A breakthrough took place Monday in the deadlocked two-month-old Washington House-Senate negotiations over the 2013-2015 budget.
But all sides are tight-lipped about what that mid-Monday breakthrough was. A widespread, but unconfirmed rumor in the Capitol was that the Senate's Majority Coalition Caucus no longer insists that a workers compensation reform bill pass the House before it will give a green light to repealing a phone landline tax exemption.
But the breakthrough was enough for Gov. Jay Inslee to announce at 2:30 p.m. that "the risk of a government shutdown is significantly less than it was this morning." He declined to go into detail on what happened behind closed doors.
At 1 p.m. Monday, the state government emailed notices to more than 26,000 of the state executive branch's roughly 59,000 employees that they faced likely unpaid furloughs if a 2013-2015 budget compromise is not reached before July 1. That is the first day of the fiscal 2013-2015 biennium. Chain-of-command arrangements mean that additional employees in some agencies also face potential furloughs.
The notices — required by contracts to be made at least a week in advance of a layoff or furlough — were sent at 1 p.m. because what Inslee called the "breakthrough" had not occurred by then. Inslee acknowledged that the 26,000 employees are still in limbo, even though the likelihood of furloughs has shrunk.
Inslee said the breakthrough ensures that roughly $1 billion will go to improvements in education in 2013-2015 that were ordered by the Washington Supreme Court. But he declined to go into detail on how dramatically different House and Senate plans to map out and pay for those improvements were reconciled. He said he did not want to jeopardize the final stages of the negotiations by unveiling specific details.
He expected the negotiators for the two sides to reach basic agreements on the operating budget late Monday or sometime today. However, the rank-and-file members of both chambers left late Monday afternoon, and won't be briefed on the talks until today. If an agreement is reached, it will take at a few days to map out the details to put the basic agreements into action and pass the appropriate legislation.
A major dispute in the recent rounds of talks has involved the Democratic-controlled House's desire to repeal a landline phone tax exemption as a preventve measure to head off cellular companies and other telecommunications firms from filing lawsuits seeking the same exemptions. A successful lawsuit in 2014 could lead to a refund of about $430 million in fiscal 2015, plus the loss of another $430 million in 2015-2017 revenue and an additional $673 million in 2017-2019. The Senate — controlled by a 23-Republican-two-Democrat alliance — has been saying it will pass that bill if the House approves a Senate bill to lower the eligible age from 55 to 40 on potential lump settlements on workers compensation claims.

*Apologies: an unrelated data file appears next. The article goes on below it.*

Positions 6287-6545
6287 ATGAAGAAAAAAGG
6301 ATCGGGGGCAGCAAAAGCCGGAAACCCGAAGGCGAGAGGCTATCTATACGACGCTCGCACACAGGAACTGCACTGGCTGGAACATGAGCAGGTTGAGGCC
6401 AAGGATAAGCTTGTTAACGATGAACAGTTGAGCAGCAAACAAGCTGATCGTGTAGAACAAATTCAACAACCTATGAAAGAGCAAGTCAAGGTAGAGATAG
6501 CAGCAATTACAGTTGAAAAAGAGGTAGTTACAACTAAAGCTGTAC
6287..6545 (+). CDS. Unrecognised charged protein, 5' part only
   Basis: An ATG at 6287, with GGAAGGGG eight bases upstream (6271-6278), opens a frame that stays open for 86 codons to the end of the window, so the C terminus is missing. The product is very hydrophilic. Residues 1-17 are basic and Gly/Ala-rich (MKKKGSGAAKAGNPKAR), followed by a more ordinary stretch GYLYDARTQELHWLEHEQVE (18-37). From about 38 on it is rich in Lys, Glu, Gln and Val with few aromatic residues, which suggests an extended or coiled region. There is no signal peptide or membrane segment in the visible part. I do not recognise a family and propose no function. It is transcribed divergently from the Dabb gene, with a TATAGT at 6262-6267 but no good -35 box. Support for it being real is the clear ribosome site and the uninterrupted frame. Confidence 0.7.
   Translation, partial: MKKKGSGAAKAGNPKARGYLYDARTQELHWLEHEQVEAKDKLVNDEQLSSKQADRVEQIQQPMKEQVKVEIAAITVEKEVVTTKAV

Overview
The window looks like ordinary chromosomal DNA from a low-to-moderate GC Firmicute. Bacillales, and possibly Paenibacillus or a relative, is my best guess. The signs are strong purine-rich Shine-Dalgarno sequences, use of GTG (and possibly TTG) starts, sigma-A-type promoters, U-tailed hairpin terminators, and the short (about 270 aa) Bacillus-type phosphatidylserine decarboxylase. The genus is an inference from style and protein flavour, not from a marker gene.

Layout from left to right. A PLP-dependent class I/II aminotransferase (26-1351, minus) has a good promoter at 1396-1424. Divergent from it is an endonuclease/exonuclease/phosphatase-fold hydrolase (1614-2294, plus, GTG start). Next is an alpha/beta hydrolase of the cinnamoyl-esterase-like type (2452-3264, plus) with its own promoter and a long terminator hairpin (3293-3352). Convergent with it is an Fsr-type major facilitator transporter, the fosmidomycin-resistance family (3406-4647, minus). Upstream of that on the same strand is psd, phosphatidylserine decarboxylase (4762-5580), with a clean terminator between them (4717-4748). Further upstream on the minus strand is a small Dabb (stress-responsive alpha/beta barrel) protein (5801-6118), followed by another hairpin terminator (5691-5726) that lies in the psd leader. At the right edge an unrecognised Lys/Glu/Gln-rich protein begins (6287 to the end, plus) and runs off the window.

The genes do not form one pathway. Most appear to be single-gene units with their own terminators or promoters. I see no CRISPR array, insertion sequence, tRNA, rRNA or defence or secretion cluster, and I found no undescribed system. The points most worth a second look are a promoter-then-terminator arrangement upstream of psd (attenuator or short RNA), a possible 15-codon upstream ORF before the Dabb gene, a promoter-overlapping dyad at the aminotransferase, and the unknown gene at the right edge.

Other open issues in recent days included the Senate wanting several education-reform and workers comp revision bills passed, and the House wanting to close six tax exemption that could provide $208 million in school-related revenue. Also, the Senate wanted to significantly trim health and social services, while the House wanted much smaller cuts. The House Democrats want to limit college tuition increases to 3 percent, while the Senate majority coalition ants no tuition hikes.
Inslee said social and health services will not be dramatically cut by the talks.
The Senate's last public 2013-2015 operating budget proposal called for spending $33.2 billion, while the House's last public proposal called for $33.5 billion.
Meanwhile, Inslee wants a transportation revenue package passed this year, and has said he will keep the Legislature in session until one makes it through. Negotiations on the transportation revenue package have been conducted parallel to the operating budget talks
"It's the No.1 thing we can do to create jobs in Washington. ... tens of thousands of jobs," Inslee said of the transportation revenue package.
The Senate majority coalition has been lukewarm about a transportation revenue package. The majority coalition does not like a gas tax increase in the package. Plus many coalition members don't want $450 million appropriated to replace the Columbia River Bridge at Vancouver. That $450 million is needed so Oregon and the feds will foot the rest of the $3.5 billion price tag.
A major wrinkle is that the revenue package would also fund a project to extend State Route 167 to the port of Tacoma, which is a big priority of Pierce County's governments and business interests. So far, the majority coalition has a 25-24 advantage in votes and strict caucus loyalty discipline in opposing the transportation revenue package, But three of it members represent Pierce County. Consequently, those three — Sens. Bruce Dammeier, R-Puyallup, Randi Becker, R-Eatonvile, and Steve O'Ban, R-Pierce County — are facing conflicting pressures between their caucus and their constituents.
For exclusive coverage of the state Legislature, check out Crosscut's Olympia 2013 page.